The left-wing of Syriza are likely to revolt against the proposed deal
GREEK Prime Minister Alexis Tsipras’ has issued a proposal to eurozone finance ministers for a three-year EUR53.5bn bailout deal that includes cuts similar to that rejected in Greece’s referendum, and may prove difficult to get through his own party and the Greek Parliament.
The left of the Syriza party, which is the majority in a coalition government, are likely to revolt against the deal in the Greek parliament, meaning Tsipras may have to rely on the votes of opposition parties to get the bailout deal through.
Tsipras said after proposing the deal: “We are confronted with crucial decisions.
“We got a mandate to bring a better deal than the ultimatum that the Eurogroup gave us, but certainly not given a mandate to take Greece out of the eurozone.”
Tsipras is reported to have told Syriza MPs in a meeting in parliament that “we are all in this together”.
The EUR13bn in austerity includes many measures considered red-lines when the decision was taken to call a referendum on the creditors’ proposal of 26 June, which was overwhelmingly rejected by a 61 per cent vote against the proposal.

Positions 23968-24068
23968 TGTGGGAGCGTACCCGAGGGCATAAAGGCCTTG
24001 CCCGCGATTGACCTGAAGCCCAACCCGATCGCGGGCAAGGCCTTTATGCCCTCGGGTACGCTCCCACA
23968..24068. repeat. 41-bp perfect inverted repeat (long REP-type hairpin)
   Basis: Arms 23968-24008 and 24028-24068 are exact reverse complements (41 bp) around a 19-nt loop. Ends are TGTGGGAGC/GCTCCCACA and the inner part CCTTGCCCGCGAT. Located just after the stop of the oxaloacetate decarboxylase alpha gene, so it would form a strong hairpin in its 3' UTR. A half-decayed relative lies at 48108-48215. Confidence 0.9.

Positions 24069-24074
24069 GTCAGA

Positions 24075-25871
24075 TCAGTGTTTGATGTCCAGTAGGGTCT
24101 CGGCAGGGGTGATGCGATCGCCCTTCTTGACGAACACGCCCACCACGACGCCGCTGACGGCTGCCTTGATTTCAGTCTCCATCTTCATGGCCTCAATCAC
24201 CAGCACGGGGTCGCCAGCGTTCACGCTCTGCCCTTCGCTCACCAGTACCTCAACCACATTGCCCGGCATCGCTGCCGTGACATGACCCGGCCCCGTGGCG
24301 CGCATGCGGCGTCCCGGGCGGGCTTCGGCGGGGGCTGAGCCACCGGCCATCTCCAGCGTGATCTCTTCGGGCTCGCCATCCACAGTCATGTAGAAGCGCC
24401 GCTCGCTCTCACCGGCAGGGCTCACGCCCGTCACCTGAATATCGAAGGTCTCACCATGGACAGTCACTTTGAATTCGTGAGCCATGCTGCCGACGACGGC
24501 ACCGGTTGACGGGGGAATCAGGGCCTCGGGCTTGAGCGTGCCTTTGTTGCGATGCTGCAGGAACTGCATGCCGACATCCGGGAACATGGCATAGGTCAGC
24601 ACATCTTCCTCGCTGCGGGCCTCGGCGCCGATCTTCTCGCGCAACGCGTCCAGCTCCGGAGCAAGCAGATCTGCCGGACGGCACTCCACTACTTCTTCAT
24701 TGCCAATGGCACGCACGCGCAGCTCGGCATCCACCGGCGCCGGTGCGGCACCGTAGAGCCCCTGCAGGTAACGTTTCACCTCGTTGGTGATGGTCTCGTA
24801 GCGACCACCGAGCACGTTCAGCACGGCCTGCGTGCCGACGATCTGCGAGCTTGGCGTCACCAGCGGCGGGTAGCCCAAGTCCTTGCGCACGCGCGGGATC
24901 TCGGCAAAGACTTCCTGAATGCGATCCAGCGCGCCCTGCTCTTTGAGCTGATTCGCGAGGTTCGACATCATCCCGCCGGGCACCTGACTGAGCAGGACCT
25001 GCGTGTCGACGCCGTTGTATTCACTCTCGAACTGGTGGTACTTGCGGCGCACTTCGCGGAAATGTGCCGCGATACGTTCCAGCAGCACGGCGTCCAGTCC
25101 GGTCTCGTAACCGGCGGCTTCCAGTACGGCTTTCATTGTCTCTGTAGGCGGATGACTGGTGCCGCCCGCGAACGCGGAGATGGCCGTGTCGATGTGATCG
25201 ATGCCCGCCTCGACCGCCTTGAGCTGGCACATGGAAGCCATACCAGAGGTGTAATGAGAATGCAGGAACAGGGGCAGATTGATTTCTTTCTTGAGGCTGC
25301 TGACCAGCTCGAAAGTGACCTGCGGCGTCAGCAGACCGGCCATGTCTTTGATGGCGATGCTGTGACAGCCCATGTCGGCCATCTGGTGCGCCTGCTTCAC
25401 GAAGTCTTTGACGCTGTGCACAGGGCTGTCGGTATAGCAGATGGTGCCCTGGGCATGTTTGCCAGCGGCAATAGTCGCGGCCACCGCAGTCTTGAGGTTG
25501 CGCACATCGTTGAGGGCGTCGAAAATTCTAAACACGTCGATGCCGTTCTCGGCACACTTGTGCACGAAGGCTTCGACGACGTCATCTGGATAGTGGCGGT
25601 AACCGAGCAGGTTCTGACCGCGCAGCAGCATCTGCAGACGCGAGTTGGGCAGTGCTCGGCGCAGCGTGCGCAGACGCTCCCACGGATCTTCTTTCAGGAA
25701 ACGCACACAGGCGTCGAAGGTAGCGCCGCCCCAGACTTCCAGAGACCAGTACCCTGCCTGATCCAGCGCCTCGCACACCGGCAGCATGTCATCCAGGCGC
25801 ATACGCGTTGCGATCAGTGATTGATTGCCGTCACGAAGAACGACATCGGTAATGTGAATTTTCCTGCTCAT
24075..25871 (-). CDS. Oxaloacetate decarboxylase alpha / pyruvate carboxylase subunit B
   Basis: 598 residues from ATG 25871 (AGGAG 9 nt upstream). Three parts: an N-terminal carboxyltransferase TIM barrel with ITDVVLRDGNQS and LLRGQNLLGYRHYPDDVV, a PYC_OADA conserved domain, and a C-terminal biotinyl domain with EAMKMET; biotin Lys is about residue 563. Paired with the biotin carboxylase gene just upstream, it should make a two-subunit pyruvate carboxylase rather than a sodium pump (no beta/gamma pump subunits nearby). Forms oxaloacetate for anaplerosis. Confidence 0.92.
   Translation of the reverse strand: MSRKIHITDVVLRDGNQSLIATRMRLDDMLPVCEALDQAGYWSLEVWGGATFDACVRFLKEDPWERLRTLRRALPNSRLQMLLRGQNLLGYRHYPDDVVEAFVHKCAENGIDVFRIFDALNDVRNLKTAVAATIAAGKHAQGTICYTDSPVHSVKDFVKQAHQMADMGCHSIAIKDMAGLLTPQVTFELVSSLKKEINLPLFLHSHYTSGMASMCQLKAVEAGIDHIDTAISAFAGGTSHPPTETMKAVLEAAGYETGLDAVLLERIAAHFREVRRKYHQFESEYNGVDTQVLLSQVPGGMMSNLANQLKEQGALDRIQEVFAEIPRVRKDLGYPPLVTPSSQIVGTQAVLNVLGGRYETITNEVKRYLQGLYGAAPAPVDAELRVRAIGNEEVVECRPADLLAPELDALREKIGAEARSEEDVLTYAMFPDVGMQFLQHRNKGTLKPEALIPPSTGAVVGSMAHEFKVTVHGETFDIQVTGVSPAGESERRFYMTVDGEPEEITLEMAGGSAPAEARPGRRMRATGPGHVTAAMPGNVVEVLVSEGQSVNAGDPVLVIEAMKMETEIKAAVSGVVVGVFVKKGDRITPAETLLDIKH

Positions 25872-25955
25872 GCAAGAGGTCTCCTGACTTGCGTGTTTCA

The reforms include cuts to pensions, ending tax breaks for the country’s main islands, VAT increase to 23 per cent on restaurants, privatisation of the electrical grid company and regional airports, and public-sector wage cuts from 2019. It’s unclear at this stage what, if any, debt restructuring is included in the proposals.
The package was not signed by Energy Minister Panagiotis Lafazanis, who leads the left platform wing of Syriza that is pro-Grexit.
Lafazanis urged the prime minister not to agree to a deal on Thursday [9 June] evening, saying that a No vote in the referendum should not become a “humiliating Yes”.
He added: “The worst, the most humiliating and unbearable one, is an agreement of surrender, looting and subordination of the people and the country.
“This choice is something we will never do.”
Tsipras’ administration believe it has run out of room to manoeuvre, with Sunday [12 July] set as a hard deadline for a deal to be agreed with all 28 EU leaders meeting at a summit to either agree or deal or setting in motion a Greek exit.
The European Central Bank has refused to extend emergency liquidity funding to Greek banks, which are said to have as little as EUR500m left in deposits. The banks have been closed for 11 days and ATM withdrawals have been limited to EUR60 a day.
The hope from Tsipras and his allies is that the extended bailout will give them time to rebuild the Greek economy and get it growing after half a decade of recession.
Markets rallied on Friday morning at news that a deal appeared closer, with Eurozone leaders apparently ready to negotiate an agreement based on Tsipras’ proposal.
Picture courtesy of Fraktion DIE LINKE. im Bundestag